There is, in fact, an answer to the unsolvable healthcare equation.
“If you take out the government, and you take out the insurance, boop! It’s solved,” says Dr. Doug Farrago. Farrago, a “recovering hospital-employed physician”, was one of many speakers to address an audience of 250 doctors at a Direct Primary Care (DPC) conference that was recently held in Orlando, Florida.
Now a DPC physician, Farrago practices apart from big medicine. He no longer works for hospitals or for insurance companies. He works directly for his patients, offering them all of their primary care in exchange for a $75 monthly fee. Because his patient panel is smaller compared to the going average of 2,300 per physician, he can devote more time and attention to their individual health needs.
I’ve written a lot about the benefits DPC offers to patients, but not enough on how it’s a way to save doctors from burnout.
A major cause of burnout is “bureaucratic drag” – a toxic amalgamation of administrative demands that erodes the physician-patient relationship. It’s time spent on getting approval from insurance companies to prescribe medications or request an MRI. It’s time wasted by physicians proving to the Center for Medicare and Medicaid Services (CMS) that their government-certified electronic health record (EHR) is effectively tracking patient care. It’s frustrated clinics waiting to receive either a bonus or “negative payment adjustment” on quality metrics submitted to Medicare. It’s the pressure to see more patients in less time.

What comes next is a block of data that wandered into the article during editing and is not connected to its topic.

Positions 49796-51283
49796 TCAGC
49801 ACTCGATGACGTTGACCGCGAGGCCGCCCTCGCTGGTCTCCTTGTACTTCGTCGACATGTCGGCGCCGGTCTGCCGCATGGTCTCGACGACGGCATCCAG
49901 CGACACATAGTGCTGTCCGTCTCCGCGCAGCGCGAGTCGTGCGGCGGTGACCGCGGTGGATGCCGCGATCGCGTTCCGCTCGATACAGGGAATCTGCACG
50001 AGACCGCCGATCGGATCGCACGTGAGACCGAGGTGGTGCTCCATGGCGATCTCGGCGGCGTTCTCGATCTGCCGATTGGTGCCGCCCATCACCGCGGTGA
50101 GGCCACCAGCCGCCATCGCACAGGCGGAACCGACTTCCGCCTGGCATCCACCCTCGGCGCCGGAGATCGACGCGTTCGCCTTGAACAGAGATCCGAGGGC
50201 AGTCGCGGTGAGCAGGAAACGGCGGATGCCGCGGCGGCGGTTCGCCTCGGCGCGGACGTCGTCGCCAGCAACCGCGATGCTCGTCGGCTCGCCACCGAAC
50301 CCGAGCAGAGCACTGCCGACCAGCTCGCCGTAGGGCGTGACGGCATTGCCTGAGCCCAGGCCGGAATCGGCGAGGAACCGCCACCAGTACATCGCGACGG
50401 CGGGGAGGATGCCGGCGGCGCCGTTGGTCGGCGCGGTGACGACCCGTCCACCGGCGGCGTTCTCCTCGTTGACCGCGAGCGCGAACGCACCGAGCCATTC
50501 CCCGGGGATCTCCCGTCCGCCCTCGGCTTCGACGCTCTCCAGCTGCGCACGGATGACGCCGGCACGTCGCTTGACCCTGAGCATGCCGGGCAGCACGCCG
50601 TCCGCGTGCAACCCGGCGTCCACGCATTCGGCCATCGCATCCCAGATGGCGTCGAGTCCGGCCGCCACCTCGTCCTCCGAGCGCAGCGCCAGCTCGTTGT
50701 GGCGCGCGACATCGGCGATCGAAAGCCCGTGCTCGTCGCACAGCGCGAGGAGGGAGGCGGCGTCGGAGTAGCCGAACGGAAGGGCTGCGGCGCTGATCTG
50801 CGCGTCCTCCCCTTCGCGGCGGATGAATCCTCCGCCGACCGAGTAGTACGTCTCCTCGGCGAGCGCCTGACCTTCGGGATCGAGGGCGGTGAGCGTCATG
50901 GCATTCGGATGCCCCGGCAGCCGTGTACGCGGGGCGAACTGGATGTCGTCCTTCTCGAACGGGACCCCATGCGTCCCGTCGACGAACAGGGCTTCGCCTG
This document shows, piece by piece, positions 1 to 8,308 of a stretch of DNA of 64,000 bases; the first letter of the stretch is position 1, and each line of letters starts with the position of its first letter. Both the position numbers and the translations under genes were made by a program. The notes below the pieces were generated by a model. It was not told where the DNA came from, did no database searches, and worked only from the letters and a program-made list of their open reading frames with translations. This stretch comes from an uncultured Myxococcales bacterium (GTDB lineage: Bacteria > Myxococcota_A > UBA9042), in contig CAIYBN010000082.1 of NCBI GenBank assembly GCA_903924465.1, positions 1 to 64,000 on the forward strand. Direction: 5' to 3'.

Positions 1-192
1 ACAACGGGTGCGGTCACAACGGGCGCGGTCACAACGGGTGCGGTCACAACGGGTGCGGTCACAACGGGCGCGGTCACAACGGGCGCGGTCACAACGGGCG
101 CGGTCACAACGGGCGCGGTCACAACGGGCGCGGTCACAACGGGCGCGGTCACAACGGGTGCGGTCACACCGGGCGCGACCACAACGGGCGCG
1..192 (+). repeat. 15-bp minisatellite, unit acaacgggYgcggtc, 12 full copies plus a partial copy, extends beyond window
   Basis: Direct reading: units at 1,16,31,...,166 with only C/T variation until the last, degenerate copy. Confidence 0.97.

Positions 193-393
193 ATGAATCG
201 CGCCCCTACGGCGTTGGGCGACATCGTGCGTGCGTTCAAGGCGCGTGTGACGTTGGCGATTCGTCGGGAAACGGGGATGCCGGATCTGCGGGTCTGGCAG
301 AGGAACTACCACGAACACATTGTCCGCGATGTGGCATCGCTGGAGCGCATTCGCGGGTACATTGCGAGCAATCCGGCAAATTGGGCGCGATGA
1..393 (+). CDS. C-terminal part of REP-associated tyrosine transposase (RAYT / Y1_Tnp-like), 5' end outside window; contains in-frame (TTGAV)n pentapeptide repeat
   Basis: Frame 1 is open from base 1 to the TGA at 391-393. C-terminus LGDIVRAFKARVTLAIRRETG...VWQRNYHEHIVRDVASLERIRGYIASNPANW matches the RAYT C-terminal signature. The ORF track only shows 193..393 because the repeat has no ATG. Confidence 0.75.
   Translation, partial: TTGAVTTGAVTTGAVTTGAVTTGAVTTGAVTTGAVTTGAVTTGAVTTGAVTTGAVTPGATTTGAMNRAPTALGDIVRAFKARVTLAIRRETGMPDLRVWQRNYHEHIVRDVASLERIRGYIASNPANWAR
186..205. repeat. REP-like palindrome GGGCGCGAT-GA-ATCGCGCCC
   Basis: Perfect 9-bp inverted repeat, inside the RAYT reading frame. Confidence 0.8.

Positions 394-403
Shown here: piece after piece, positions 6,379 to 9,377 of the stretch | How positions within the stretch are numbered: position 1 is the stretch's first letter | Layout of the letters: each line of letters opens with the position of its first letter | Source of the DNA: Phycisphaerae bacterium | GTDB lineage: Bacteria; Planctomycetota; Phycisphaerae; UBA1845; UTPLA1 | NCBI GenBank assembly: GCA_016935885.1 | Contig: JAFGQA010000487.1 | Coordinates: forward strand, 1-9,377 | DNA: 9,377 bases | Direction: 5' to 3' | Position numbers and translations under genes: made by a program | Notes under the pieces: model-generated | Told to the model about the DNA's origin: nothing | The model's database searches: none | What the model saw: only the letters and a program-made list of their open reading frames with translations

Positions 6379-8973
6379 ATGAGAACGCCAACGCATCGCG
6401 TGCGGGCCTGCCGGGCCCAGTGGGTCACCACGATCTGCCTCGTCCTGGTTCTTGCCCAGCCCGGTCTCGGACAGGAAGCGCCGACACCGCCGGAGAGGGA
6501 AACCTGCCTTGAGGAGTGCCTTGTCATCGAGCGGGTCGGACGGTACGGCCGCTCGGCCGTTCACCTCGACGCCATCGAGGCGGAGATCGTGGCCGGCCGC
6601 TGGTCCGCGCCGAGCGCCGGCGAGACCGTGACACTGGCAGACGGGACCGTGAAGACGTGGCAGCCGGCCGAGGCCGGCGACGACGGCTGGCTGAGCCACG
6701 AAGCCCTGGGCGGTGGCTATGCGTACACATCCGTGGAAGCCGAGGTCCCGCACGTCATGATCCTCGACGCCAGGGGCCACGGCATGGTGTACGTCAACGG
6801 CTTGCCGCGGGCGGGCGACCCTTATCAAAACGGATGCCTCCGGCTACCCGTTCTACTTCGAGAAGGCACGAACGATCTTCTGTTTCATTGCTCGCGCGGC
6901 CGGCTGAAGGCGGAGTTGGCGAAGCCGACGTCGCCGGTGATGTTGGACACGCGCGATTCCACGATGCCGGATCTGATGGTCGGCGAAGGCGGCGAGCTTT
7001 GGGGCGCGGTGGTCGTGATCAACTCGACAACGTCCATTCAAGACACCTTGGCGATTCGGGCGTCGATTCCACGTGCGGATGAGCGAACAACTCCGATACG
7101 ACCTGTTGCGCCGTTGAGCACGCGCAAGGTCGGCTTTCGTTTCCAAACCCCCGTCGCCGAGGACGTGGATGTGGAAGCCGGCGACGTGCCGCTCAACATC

A traditional physician’s workday is now evenly split between actual patient care and work outside of the exam room, reports a Health Affairs study. This is one of the reasons why nine out of ten physicians do not recommend others pursue medicine. Almost one in two experience exhaustion, cynicism, or hopelessness.
Read the full article at Forbes.
Check out how DPC doctors are beating burnout and being the doctors they set out to be.